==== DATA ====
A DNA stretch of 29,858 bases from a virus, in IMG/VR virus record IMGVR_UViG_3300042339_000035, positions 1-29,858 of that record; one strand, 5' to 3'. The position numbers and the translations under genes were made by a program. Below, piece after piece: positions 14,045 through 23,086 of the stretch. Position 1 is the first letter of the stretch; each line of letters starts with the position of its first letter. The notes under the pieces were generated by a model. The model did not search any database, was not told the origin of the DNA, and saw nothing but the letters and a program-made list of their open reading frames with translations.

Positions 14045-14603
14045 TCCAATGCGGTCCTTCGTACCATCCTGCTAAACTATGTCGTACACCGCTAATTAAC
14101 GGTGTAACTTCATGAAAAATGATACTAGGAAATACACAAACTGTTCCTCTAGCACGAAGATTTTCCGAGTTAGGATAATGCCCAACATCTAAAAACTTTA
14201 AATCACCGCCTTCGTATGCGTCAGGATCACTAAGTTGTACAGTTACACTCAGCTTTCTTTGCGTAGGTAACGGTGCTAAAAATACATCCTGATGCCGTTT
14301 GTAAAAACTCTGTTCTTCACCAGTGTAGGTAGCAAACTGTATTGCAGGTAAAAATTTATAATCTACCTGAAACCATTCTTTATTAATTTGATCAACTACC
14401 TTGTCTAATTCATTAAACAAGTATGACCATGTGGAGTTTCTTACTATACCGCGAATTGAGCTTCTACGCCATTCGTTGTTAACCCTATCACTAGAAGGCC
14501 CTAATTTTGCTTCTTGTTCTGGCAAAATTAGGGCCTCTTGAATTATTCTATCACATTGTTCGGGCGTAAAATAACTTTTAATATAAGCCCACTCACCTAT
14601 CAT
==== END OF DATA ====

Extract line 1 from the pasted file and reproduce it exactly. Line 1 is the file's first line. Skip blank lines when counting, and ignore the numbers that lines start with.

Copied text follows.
A DNA stretch of 29,858 bases from a virus, in IMG/VR virus record IMGVR_UViG_3300042339_000035, positions 1-29,858 of that record; one strand, 5' to 3'. The position numbers and the translations under genes were made by a program. Below, piece after piece: positions 14,045 through 23,086 of the stretch. Position 1 is the first letter of the stretch; each line of letters starts with the position of its first letter. The notes under the pieces were generated by a model. The model did not search any database, was not told the origin of the DNA, and saw nothing but the letters and a program-made list of their open reading frames with translations.